Meanwhile, around the same time, the much cheaper and virtually star-free The Addams Family would make nearly as much as Hook at the US box office, just delivering a lot more profit (and that’s factoring in that it took $100m less globally too). The Addams Family was arguably a much better film, better sold, and offered something different to the rest of the market. That was supposed to be Hook’s job. As it would happen, Steven Spielberg would go on to be part of the solution.

          What Happened Next

          What’s interesting, then, is what Hollywood did next. It was too late to affect 1992’s output by the time 1991’s numbers had come on (and the 1992 box office chart demonstrated similar issues), and so 1993 is the next logical place to look. And there’s a sense that some lessons at least had been learned.

          Looking at the summer output in particular, crucially the films were much better. Spielberg, for a start, led the way, dispensing with stars and focusing on story and impact for his groundbreaking (and ground-shuddering) Jurassic Park. He followed it at Christmas with Schindler’s List, arguably adding up to his best movie year ever.

          Elsewhere, interestingly, star vehicles delivered, but generally off the back of good to excellent reviews. More to the point: the star movies were notably better. Robin Williams powered Mrs. Doubtfire to success, Harrison Ford took on The Fugitive, Tom Cruise battled The Firm, Clint Eastwood headlined In The Line Of Fire and Tom Hanks joined Meg Ryan for Sleepless In Seattle. Each of them hit big. Each of them this time around was a studio film too.

          Even the mid-range was improving and working. Sylvester Stallone blasted back with Cliffhanger, Tom Hanks gambled on Philadelphia, Bill Murray starred in Groundhog Day, and Julia Roberts found a hit with The Pelican Brief. Each turned in good business, and in two cases, acclaim. Groundhog Day, of course, remains a flat-out classic.

          The notable underperformer? In an indication of how things had changed, that was the Arnold Schwarzenegger film, Last Action Hero. A pity, as it’s an interesting failure, but the film just scraped to $50m at the US box office, landing 26th on the annual chart. Just two years before, that would have been unthinkable. The Schwarzenegger phenomenon was nearing its end.

          But then others things had changed. Studios once gambled on stars for two reasons. Firstly, they increased your chances of a hit. Secondly, they gave you someone to blame if the film failed. After all, if you’ve hired a big star and the film bombed, what more could you have done? It’s not your fault that an expensive star attraction had fallen out of favor with their audience, is it? As the 90s progressed though, that wouldn’t wash, and things gradually changed. 1999, I’d argue, would ultimately prove pivotal, and we covered that here.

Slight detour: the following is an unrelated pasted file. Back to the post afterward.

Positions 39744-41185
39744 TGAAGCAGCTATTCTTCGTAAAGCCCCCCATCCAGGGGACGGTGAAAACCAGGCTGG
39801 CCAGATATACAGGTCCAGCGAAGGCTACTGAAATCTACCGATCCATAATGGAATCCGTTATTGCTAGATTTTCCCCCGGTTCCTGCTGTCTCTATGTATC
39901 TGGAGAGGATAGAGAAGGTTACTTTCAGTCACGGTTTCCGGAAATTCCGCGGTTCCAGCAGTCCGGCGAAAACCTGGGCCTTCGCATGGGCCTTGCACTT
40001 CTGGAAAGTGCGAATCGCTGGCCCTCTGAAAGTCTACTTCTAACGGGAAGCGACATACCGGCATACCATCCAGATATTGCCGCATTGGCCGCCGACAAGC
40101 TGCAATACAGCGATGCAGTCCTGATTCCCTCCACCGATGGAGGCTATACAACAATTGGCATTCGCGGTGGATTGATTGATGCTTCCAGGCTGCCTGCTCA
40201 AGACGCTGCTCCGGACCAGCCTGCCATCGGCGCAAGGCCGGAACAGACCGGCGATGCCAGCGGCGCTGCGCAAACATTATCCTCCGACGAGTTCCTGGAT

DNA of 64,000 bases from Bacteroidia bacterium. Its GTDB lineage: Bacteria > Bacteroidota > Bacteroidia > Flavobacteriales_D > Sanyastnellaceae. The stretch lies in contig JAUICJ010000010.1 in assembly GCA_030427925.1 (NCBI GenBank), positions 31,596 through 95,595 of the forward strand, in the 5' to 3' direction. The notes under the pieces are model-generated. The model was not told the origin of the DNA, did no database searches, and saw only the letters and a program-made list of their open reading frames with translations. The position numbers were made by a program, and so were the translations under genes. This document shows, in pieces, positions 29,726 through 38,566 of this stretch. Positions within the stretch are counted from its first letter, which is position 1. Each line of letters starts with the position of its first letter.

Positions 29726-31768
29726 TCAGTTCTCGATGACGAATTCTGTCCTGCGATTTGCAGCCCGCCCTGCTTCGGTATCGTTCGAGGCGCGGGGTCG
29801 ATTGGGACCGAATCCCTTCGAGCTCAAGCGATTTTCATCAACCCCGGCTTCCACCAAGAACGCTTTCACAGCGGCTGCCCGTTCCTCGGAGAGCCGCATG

The Lessons Of ’91

          But were the lessons really learned? Well, I’d argue not really. Hollywood got a shock and a half in 1991, but for the most part, it just carried on for some time with more of the same. If Arnie was available, people still stumped up (and to a degree, they still do). Budgets continued to rise (only the likes of Paramount and Disney really made a stand against that, both eventually falling in line with everyone else). Trends of movies evolved as they always did, with stars being replaced by special effects, and most blockbusters being usurped by sequels and comic book movies. But the mechanics weren’t radically altered.

          Yet what saved Hollywood, and averted the problem, was DVD. The studios found themselves awash with the cash the format generated from the late 90s, and found themselves struggling again when that bubble burst towards the end of the 2000s. Then it moved onto worldwide box office. Now, as 2014’s numbers are pored over, the search is on for a new revenue stream, but few doubt the studios will find one. The irony’s not lost that 1991 suffered numbers that left people looking back at the similar problem 23 years early in 1978. Now, in 2014, we find ourselves looking back 23 years again, to see what 1991’s box office had to teach. If the cycle continues, we’ll see you back here in 2037 for more of the same.

          For that Premiere article we referred to earlier ended with a quote from the late, legendary film producer Don Simpson. He argued that “the rules never change. They only appear to change”.

          And as Hollywood goes through the same cycle again, Simpson might just have a point there.